Saturday, 5 August 2017

Alien Covenant Secrets Revealed

I saw the original "Alien" movie by Ridley Scott when I was just 12 years old - far too young really (I was terrified) - but since then I've always been fascinated by this most stylish of horror film franchises.

Framestore VFX Supervisor Stuart Penn (AvatarThe Dark KnightIron Man 3, Guardians of the Galaxy.) is about the same age as I am, and clearly could not resist the chance to work on Scott's latest instalment - Alien Covenant.

Penn gave an excellent talk about his work on the film at Escape Studios last thursday - a fascinating insight into how the movie got put together.
So, what were the secrets behind this most coveted of VFX roles - working for one of the greatest living film directors on the latest Alien movie?

Stuart Penn

What's happening at Framestore?
Tons of projects. Framestore are super busy, part of the recent boom in VFX work in London that shows no sign of stopping. Framestore are working on some of the biggest VFX projects in the world, with many new films and projects in the pipeline.

Alien Covenant - dividing the work
On "Alien Covenant", as on many film projects, the work was divided between a number of vendors, in this case between Framestore and MPC, with Framestore doing the work both in London and in Montreal. Montreal did the spacework - The Covenant colonisation vessel - and the chest bursters, London did the set extensions and face huggers - a total of around 80 shots.

The Covenant
The Covenant
The model for the Covenant was insanely complex - 3 billion polygons - and impossible to load up in one go. Of course, no-one can work with this level of detail; the model has to be loaded up in sections, or using low poly proxy models for animators to work with.

The Animation Challenge
The challenge for the two London unit animators assigned to the project was to animate monsters that aren't clearly seen. Not chance here for character development and personality, rather the animators executed quick shots of terrifying creatures, moving rapidly - and often dimly lit.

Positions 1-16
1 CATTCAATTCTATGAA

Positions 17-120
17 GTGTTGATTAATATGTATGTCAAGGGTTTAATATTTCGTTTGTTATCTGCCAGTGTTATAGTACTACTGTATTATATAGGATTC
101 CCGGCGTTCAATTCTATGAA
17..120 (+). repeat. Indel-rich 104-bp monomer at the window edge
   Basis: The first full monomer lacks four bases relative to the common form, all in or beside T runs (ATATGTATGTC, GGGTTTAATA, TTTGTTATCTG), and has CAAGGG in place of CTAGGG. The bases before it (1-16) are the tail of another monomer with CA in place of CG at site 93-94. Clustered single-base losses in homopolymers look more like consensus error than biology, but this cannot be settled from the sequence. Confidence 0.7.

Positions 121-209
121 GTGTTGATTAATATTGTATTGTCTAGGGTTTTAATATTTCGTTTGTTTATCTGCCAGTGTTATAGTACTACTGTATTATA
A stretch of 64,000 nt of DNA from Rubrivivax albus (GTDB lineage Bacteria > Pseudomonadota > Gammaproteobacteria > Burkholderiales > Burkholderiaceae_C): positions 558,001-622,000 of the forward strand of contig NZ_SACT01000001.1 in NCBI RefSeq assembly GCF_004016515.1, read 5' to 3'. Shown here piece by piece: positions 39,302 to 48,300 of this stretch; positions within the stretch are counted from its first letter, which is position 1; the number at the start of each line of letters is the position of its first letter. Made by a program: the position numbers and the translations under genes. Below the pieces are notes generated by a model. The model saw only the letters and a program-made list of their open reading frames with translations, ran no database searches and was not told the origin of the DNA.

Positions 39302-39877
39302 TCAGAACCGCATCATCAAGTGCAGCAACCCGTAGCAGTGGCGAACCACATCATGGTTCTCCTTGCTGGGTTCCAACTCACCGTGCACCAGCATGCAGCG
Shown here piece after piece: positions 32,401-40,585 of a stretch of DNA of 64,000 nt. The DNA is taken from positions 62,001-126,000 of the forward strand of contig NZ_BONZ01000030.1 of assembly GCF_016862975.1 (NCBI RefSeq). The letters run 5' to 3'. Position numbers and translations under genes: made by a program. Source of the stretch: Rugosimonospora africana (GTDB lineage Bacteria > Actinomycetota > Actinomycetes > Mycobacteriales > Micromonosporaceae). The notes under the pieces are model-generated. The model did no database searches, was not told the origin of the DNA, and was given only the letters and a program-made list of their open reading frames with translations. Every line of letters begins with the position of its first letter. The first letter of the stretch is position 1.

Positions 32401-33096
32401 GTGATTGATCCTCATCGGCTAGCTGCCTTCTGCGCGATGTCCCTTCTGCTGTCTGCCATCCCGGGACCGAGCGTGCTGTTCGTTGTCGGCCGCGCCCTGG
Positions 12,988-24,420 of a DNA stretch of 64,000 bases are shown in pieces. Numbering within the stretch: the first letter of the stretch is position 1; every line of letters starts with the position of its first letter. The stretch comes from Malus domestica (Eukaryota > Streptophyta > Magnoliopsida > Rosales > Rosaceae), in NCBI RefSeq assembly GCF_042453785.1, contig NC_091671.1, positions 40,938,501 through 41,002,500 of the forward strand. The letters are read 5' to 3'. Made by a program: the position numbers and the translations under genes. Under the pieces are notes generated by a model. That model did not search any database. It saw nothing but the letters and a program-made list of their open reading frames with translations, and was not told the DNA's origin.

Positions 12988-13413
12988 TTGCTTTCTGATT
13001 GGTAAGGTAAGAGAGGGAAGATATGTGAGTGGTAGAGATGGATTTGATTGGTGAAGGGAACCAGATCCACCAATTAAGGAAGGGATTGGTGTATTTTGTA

Spacesuits - the "EcoSuit"
The spacesuits started out as real on-set physical suits worn by real actors, filmed against a black background (no green screen here), all shot on a sound stage in Sydney Australia. The actors moved around on giant cranes, to simulate weightlessness.  But, in the end, the live action suits were all replaced digitally - only the face of the actors remained. It was easier in the end to replace the whole suit rather than digitally remove the pole arm and patch the remainder.

Lots of previz work was done in advance, especially the spacewalk shots, to figure out how to block out the sequence.

The Chestbursters began as physical models on set, so that the editorial dept can get started editing the movie, and develop their rough cut, even though the physical models would all be replaced.

Having a physical model also really helped to get the lighting right, and make sure the actors have their sight lines right - looking in the correct direction and making proper eye contact with the digital effects. 

The 3D digital model - which is what you see in the final shots - was built from the bones up, including organs and muscles, with translucent skin. The animators had to do motion studies to see how it would move, and breathe.  And, of course, they had to animate the creatures bursting from chest cavities - bringing to life the "violent, disgusting, and painful" nature of these scenes.

Hall of Heads
Framestore also did the "Hall of Heads", inside the "cathedral". The Sydney live action set did include some of these heads as real objects, with Framestore doing the set extensions digitally, using Lidar scans.

a Facehugger at work
This was Stuart's "favourite part". Again the team, began work with a real prop; a physical puppet which the actors could interact with.

Often the crew would shoot two plates: one with the puppet, one without, giving the VFX team the option to use either plate, depending on what was most useful.

The puppet could even walk across the floor of the set to help figure out the motion. Later, the animators did CG walk cycles, and tried some character development - how might the creature move? But in the end, most of the work was shot-specific, reflecting the fast nature of the cutting and the speed of the creatures' motion.

Again, Framestore built a complex skeleton, with a muscle system, skin and full anatomical detail, to make the animation feel as convincing as possible.

It was a real pleasure to hear Stuart talk to students about the film. Many of them got to chat with him personally with him after the talk over beer and pizza, and even exchange business cards. One of the great things about events like this is the access students get to senior figures in our industry - a rare chance to network and get your work noticed.

To find out more about Animation Apprentice, click here for a link to Frequently Asked Questions. To sign up for our September classroom at Animation Apprentice, follow this link.

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